Crushing Demand for Ivory


Frank Pope, COO

Date Published

The market for ivory is destroying one of the world’s greatest natural treasures, the elephant. That the largest animal still to walk the earth could disappear within our lifetime is bad enough. Worse yet, the profits of the illegal trade in ivory are fueling organised crime and are thought to be funding the activities of the terrorist group Al Shabaab, responsible for last month’s atrocity in Nairobi.

Far Eastern demand is usually singled out for blame but the United States has the second largest retail market for ivory products, as identified by a 2008 report sponsored by Save the Elephants and others. Legal loopholes and poor enforcement have led to a market that is contributing to the problem.

On Tuesday 8th October, the US government is taking a stand. Following big speeches and public commitments for funding, huge rock pulverisers will roll into action in Denver, Colorado, and crush over 5 tonnes of carved and raw ivory. The pieces, seized by authorities over the last 25 years, may be worth as much as US$12 million. US officials are calling for other nations to destroy their own stockpiles and so demonstrate their commitment to a unified global effort to combat poaching and the illegal wildlife trade.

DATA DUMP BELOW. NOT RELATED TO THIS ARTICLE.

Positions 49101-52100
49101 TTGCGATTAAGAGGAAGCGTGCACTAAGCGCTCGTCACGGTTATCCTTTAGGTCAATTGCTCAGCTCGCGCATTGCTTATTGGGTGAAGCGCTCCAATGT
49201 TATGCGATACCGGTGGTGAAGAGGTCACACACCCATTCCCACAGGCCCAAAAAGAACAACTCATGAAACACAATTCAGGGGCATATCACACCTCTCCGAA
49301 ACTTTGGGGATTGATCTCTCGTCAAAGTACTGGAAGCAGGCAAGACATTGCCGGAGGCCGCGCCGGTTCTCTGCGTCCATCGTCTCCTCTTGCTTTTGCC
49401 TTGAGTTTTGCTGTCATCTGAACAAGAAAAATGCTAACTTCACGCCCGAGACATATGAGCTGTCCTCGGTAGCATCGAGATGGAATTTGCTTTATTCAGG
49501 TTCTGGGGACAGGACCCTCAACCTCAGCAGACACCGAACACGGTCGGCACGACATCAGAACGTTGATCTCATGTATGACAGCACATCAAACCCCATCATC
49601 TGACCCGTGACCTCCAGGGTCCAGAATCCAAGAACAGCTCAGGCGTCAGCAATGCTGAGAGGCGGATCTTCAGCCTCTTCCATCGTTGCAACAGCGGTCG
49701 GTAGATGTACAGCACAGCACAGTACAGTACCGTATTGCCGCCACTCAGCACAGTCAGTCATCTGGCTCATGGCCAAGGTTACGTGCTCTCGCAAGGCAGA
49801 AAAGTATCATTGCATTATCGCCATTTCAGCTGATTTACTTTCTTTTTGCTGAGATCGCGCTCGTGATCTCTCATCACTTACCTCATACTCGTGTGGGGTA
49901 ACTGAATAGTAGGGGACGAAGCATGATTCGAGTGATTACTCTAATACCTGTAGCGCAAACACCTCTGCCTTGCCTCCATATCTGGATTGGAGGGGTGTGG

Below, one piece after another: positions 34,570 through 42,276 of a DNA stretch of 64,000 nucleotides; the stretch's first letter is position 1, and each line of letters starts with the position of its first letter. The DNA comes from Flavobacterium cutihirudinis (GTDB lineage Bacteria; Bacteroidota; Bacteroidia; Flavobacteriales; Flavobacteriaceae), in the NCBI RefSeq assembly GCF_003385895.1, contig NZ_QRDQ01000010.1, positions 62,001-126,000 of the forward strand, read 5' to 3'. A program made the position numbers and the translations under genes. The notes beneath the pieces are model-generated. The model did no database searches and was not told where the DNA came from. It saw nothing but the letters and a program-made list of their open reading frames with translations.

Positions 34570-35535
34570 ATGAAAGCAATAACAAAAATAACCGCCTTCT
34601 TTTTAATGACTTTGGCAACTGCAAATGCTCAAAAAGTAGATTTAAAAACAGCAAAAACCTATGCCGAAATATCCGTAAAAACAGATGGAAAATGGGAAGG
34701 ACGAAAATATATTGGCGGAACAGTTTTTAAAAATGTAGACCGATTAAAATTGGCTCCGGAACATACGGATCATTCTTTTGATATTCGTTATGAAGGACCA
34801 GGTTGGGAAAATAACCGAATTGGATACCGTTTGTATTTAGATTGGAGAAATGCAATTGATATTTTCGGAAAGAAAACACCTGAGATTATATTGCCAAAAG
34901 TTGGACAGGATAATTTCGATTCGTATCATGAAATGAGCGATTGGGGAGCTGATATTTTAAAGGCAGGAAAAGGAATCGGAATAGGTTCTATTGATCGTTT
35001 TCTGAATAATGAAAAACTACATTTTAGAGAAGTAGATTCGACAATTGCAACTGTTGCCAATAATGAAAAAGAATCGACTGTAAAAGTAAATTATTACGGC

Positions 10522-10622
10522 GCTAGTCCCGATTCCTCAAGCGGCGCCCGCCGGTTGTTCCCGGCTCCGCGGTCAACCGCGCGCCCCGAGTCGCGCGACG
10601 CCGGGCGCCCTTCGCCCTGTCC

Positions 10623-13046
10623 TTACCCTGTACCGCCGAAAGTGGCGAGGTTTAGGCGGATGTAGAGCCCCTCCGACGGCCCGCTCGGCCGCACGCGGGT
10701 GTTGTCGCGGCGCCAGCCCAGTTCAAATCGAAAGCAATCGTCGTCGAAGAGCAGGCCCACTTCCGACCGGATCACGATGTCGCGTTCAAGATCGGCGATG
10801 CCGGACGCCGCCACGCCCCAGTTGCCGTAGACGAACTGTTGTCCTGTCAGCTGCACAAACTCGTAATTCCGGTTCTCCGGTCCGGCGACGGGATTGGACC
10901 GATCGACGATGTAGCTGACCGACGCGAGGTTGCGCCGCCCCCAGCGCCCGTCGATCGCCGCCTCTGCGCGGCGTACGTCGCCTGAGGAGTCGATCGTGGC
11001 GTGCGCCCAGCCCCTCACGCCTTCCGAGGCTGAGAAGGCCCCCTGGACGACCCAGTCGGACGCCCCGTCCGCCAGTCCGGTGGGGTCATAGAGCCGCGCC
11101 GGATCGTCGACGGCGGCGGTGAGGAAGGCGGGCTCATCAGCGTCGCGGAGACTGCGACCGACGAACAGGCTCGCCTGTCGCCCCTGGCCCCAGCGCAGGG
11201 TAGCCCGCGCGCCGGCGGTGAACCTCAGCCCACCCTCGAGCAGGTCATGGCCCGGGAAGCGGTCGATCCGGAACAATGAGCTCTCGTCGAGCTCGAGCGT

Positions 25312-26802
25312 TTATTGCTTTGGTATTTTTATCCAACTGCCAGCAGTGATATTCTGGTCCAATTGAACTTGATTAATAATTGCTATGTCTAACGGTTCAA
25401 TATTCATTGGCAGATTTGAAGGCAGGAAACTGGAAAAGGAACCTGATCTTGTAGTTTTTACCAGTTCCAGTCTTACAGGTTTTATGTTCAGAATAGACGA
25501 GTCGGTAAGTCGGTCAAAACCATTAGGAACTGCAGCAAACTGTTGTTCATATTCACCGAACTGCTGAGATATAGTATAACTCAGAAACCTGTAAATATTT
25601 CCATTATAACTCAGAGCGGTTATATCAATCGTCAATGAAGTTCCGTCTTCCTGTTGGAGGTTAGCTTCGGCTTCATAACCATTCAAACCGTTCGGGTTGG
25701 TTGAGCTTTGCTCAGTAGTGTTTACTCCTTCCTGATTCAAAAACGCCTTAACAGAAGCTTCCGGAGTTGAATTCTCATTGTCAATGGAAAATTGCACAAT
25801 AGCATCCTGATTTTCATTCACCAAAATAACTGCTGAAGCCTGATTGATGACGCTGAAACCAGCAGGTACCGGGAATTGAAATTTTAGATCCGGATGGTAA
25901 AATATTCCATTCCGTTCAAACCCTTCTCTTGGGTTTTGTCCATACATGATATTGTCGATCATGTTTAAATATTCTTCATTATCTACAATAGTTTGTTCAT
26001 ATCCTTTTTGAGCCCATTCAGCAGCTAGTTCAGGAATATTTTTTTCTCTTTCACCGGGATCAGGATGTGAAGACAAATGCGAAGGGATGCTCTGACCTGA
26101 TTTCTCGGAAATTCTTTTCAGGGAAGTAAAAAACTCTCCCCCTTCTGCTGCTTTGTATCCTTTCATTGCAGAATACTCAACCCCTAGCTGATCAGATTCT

“We’ve tried everything else and it hasn’t worked,” said Save the Elephants CEO Iain Douglas-Hamilton, who will be in Denver, Colorado, to witness the historic moment. “For a time the ivory trade ban was very successful in East Africa but now with the rising ivory price more extreme solutions are required.”

“We’re reaching out to everyone in the world not to buy sell or wear ivory. The destruction of these tonnes of ivory is a powerful symbol that places the ivory forever beyond the reach of the commercial sector. It’s the kind of radical thinking that is necessary if we’re going to save the elephants,” he continued.

The US interior secretary, Sally Jewell, announced the crush last month.

“Rising demand for ivory is fuelling a renewed and horrific slaughter of elephants in Africa, threatening remaining populations across the continent,” she said. “We will continue to work aggressively … to disrupt and prosecute criminals who traffic in ivory, and we encourage other nations to join us in that effort.”